Rod Rests and Spinning Rod Rest Designs for Tubes differ.
No matter how committed a float tuber you are, sooner or later you will
want to carry more gear. If a well equipped boat angler can carry spare
rods, so why shouldn't we do it too.
There are various ways of
carrying spare rods onboard your float tube.
Most tubes have velcro
strips on the upper surface of both sides of the tube and a rod
can be carried clamped by the velcro material, in two parts in a
But while this basic
storage idea works ok, it gets in the way if you are fishing
with a second rod at the time. So we have come with improved rod
rests for float tubes.
is a tube rod rack for when I'm out fly fishing.
If you are fly fishing, you need
to keep the sky around you clear for rod movement, and
So your spare rods are best if stored in a rod rack which is
It's not exactly horizontal
however. There is a slight upwards ramp, so that as you go
up and down over waves, the rod tips are not immersed into the
water behind you each time your ship's bow dips down a bit!
Also it is important that the rod tips are raised a bit when you return in to the shore so they don't get caught up in the
It is also a good idea to tilt it up in the sideways
direction, as this means a side wave will not tilt your water
craft, and dunk the rods. It's easier to reach the outer rod
this way also.
So a little tilt up towards the rods out behind, and more tilt up away from the water surface to the side, is about
fly fishing tube rod rest was made from carbon fibre 4mm
diameter rods got in a model hobby shop or kite shop ( I used
where I work) with balsa wood for lightness.
balsa wood sheets were covered with carbon fibre cloth on top to
look cool and to waterproof and protect it, and with fibreglass
cloth underneath - fibreglass is half the cost of carbon fibre,
and nobody sees the bottom! PVC tubing makes the rod holders. It
could be made completely from PVC tube in less time, see
TubeDude's photo below for an example of this.
Here it is with my standard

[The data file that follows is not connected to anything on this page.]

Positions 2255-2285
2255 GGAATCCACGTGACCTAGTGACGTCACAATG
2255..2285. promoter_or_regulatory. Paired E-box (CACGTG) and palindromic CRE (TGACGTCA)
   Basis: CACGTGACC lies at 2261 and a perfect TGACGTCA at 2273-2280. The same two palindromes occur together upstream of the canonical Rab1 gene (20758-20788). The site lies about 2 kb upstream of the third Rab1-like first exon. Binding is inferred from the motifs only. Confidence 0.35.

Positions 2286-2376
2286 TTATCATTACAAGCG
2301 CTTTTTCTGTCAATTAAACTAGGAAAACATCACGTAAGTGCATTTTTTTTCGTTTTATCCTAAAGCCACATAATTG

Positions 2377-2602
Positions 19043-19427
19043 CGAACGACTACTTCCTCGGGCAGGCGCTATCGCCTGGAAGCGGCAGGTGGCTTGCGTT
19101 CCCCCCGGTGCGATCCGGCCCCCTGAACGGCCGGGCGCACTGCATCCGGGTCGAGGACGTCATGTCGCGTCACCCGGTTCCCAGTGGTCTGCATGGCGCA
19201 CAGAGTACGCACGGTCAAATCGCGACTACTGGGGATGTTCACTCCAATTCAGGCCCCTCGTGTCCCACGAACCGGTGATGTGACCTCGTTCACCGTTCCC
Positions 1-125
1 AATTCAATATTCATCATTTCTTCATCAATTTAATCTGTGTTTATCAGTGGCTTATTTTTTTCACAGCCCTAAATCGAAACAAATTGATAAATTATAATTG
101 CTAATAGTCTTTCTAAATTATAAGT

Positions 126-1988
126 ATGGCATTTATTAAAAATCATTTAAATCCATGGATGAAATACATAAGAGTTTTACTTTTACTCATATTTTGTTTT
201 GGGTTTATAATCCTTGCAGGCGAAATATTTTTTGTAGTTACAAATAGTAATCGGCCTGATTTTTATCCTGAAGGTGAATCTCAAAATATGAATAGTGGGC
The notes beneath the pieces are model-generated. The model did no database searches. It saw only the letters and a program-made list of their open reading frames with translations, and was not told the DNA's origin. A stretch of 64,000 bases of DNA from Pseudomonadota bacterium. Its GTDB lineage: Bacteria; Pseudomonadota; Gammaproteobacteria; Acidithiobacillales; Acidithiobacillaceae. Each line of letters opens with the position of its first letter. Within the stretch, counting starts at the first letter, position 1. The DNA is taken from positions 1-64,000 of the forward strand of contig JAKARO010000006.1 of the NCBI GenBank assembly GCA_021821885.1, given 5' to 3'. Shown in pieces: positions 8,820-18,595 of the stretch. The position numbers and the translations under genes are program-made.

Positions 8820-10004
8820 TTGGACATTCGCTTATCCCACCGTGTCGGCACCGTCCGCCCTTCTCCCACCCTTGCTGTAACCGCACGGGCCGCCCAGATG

trout and perch lake setup. One fly rod with floating line /
intermediate very slow sinker. The second fly rod has a sinking
line, either Wet Cel 1 or faster sinking Wet Cel 2.
The outfit is completed
with a light spinning rod for spinning for fry feeders, drop
shotting for deep fish visible on sonar that refuse to cooperate
with the fly fishing presentation.
Rod Racks for Shorter Bait &
The handiest bait fishing or spinning rod rack is slightly
If you are bait fishing or spinning with
shorter rods, there is no requirement to set the rods horizontal
in the rod rest.
This if done wrong can cause wet rods from waves lapping over
them, a small but avoidable quibble. Or worse, a broken rod tip
when returning to the shore and the horizontal rods get caught
in a tree branch or similar.
When the lake is high, a bait fisherman will want to get
closer to the
flooded bushy areas and fish from there with short rods, whereas a fly angler will prefer to stand off
a bit in open water, casting into those areas. Once again a
bait and spinner prefers less paraphenalia sticking out from his tube so
he can get closer to the brush.
This is achieved by a
baitfishing or spinning float tube rod rest like the one shown
How to Make a 4-Tube Vertical Rod Holder
by "TubeDude" from BFT fishing forum
I am always playing with my PVC and trying to come up with
new rod holder designs. Here is a pictorial on my latest
I use 1" SCHEDULE 20 PVC for the rod holder part. Don't use
the heavier schedule 40. The walls are thicker and they will not
fit most rod handles. The schedule 20 has the same outside
diameter, so it works with standard 1" PVC fittings. But, it is
lighter and thinner.
I have used the 1 1/4" schedule 40 PVC in the past and the tubes
are large enough for almost any rod, but that stuff is heavy. :
is a pic of the precut parts, with lengths of the tubes
indicated. This was made to fit the Fat Cats, where the outside
D rings are 13" on center.
That dictated that the spacer tubes were 4" long. You can
make them longer or shorter, depending on how you want to mount
them or how many rod tubes you want. You could also do a 2 or 3
the rod holder tubes are cut, I use a Dremel drill 1/2" sanding
drum to buzz out the depressions on either side of the top, for
the reel handle to fit into.
If an L shape notch is cut,
with a little 90 degree turn, the reel mounting part will rotate